On 22/2/2005 at Redditch magistrates Derek Monkton of 49 Broad Street, Bromsgrove, was sentenced to seven weeks imprisonment and a lifetime ban on keeping horses after causing unnecessary suffering to 3 young ponies in his possession.
A pensioner who neglected 11 ponies admitted 11 counts of cruelty on 19/4/05 at Burnley magistrates. The horses were starving, emaciated, had worms and lice and two were in such a bad state they were days from death. The ponies, two belonging to the grandchildren of farmer John Askew (69) of Heights Farm, Rooley Moor Road, Burnley were taken away from land at and nursed back to health in a near £150,000 RSPCA rescue operation. Seven further similar allegations were dismissed. The case was adjourned until 16/5/05 for pre-sentence reports. (previous conviction in 2002)
A Nantwich farming couple have been banned from keeping horses for the rest of their lives. The ban was imposed by South Cheshire magistrates on 26/4/05 after Marshall and Susan Foster of Whitchurch Road, Sound were found guilty of two charges of causing unnecessary suffering to two horses, one of which had to be destroyed. The court was told the Fosters had 57 horses on their farm as well as a variety of other animals. Susan Foster (57) was also fined £500 on each of the two charges and her husband Marshall Foster (57) was fined £250 on each charge. Susan Foster was ordered to pay £4,000 in costs and legal fees and Marshall Foster a total of £1,836.79.
A self-proclaimed animal rescuer was convicted of cruelty after investigators raided his compound and found dead tiger cubs stored in a freezer and dozens of big cat carcases strewn about the property. John Weinhart (62) was found guilty on 56 of 61 charges, including animal cruelty and child endangerment. He could face more than 14 years in prison when he is sentenced in March. Weinhart was arrested following a raid on his property in Riverside County, where California game officials had been told he was keeping two young tigers and two alligators without permits. Investigators allegedly found 11 newborn tiger and leopard cubs living in an attic space, 58 frozen tiger cub carcases and the rotting or mummified carcases of at least 30 exotic cats scattered around the property, some tied to abandoned cars. Investigators also found Weinhart’s eight-year-old son in the filthy home, where alligators were kept in a bath and syringes and powerful animal tranquillisers were stored in an unlocked fridge. Weinhart’s partner Marla Jean Smith (49) pleaded guilty.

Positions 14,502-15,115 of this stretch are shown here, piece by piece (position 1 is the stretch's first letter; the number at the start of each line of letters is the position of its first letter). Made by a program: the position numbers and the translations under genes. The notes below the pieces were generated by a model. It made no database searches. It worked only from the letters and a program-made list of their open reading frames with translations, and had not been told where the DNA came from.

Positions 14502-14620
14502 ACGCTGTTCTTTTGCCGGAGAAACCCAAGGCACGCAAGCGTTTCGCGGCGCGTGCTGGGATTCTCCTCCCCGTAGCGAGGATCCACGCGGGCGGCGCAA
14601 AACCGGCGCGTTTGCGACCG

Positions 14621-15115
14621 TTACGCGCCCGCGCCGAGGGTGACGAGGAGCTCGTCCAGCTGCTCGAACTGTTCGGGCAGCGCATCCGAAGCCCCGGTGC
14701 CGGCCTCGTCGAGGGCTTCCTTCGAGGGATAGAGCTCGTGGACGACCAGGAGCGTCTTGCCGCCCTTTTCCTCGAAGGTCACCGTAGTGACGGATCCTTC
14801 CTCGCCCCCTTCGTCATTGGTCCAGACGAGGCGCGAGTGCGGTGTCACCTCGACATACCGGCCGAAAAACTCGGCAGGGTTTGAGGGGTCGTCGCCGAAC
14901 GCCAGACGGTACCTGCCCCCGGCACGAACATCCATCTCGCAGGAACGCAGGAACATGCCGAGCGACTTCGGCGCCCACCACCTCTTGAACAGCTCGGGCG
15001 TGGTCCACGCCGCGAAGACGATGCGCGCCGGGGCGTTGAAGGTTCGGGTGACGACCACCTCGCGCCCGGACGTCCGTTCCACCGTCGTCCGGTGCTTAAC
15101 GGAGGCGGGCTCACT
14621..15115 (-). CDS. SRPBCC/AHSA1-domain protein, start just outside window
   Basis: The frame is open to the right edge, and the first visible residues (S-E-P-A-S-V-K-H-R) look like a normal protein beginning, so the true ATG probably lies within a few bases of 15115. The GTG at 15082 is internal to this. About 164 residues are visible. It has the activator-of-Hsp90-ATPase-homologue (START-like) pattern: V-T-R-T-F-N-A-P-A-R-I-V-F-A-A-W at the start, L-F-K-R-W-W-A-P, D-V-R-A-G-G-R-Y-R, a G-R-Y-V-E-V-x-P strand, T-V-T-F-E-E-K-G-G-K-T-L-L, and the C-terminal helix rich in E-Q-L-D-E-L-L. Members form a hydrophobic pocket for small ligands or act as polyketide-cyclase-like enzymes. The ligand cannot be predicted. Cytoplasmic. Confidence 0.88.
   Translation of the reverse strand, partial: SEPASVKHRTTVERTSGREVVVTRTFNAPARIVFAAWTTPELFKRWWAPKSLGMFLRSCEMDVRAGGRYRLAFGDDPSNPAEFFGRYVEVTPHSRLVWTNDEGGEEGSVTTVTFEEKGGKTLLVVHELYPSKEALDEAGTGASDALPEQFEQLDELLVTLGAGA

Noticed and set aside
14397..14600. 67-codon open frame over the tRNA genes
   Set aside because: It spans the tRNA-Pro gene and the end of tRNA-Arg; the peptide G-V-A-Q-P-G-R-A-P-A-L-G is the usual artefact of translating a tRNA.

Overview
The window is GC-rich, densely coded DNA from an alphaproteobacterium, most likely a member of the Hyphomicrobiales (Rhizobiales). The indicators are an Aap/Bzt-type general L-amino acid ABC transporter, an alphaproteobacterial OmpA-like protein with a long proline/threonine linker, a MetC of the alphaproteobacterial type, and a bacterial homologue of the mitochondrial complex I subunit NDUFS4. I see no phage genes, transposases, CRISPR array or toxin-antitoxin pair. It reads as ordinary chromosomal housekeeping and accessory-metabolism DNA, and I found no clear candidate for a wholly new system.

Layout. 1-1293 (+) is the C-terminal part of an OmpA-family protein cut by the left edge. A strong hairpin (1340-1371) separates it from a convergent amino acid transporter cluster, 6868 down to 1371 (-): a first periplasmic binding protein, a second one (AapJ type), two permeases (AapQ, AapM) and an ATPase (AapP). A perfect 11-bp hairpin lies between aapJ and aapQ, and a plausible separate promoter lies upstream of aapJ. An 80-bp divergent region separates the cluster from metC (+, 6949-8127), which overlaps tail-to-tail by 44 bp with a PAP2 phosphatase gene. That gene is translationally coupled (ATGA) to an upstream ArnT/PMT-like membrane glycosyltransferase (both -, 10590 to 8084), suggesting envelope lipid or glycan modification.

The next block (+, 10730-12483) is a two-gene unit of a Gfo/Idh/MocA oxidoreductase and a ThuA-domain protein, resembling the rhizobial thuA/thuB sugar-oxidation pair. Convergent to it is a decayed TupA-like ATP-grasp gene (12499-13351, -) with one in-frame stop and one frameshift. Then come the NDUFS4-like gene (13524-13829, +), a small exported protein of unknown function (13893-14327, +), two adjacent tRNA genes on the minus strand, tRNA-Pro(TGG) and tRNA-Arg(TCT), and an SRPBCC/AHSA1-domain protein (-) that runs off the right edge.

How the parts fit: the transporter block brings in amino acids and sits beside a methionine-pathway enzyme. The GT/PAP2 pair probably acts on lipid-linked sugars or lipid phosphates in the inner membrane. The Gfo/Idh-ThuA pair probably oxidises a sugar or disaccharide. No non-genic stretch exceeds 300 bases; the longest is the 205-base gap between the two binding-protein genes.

Sheep that were killed in squalid conditions at an unlicensed slaughterhouse were delivered to shops across Bradford and Keighley, Harrogate magistrates’ heard on 21/2/05. Carcasses which were unloaded in Marsh Street, Bradford, were still warm and had been heavily contaminated with faeces. The meat among nearly 3,000 sheep killed in a year at Upper Austby Farm at Langbar, near Ilkley was seized by Bradford Council officials to prevent it getting into the food chain. Magistrates heard that conditions at the farm and slaughterhouse run by Harold Gray and his son, Michael, were exposed when animal welfare activists secretly filmed the sheep being killed. The conditions in which the animals were being killed led Harold Gray (62) his business partner, Michael Gray (31) and a slaughterman, Samaullah Patel (41) of Sunningdale Road, Bolton, to plead guilty to cruelty charges. Patel admitted three offences of causing avoidable suffering to sheep during slaughtering filmed by the animal welfare activists. The Grays each pleaded guilty to aiding and abetting Patel and three offences of causing unnecessary suffering to sheep. They also admitted 11 offences of contravening the post-BSE protection regulations, failing to dispose properly of high-risk material and breaching rules on cattle movements, passports and records. A trial against the Grays continued after they each pleaded not guilty to operating an unlicensed slaughterhouse.
Scotland’s first prosecution for illegal slaughter for the smokies trade has resulted in a six-month prison sentence for a man who has previous convictions for illegal slaughter and animal cruelty. Julian Jones formerly of Backies Farm, Deskford, was sentenced at Elgin sheriffs court on 3/3/05 for illegally killing 62 sheep to produce singed sheep carcasses in their skin, or smokies. Jones pleaded guilty to five food safety and animal welfare offences, including slaughtering animals without a licence, preparing carcasses for human consumption in dirty, unhygienic conditions and failing to remove specified risk material. An outbuilding was found to be awash with blood, faeces and sheep entrails. Jones was banned for life from keeping animals by a Welsh court in 1999. In December, he was fined £250 and given a community punishment order at Haringey crown court after the seizure of 200 smokie carcasses and 70 decomposing sheep heads in June 2002.
A woman alleged to have arrived at London’s Heathrow Airport with more than 16st (104kg) of snails in her luggage is to due in court. Nigerian Surat Oluyemisi Anibaba (42) was held on 8/3/05 after arriving from Lagos, Nigeria. Customs officers searched Anibaba and she was arrested and charged with importing prohibited foodstuffs. She has been bailed and is due to appear before magistrates in Uxbridge later.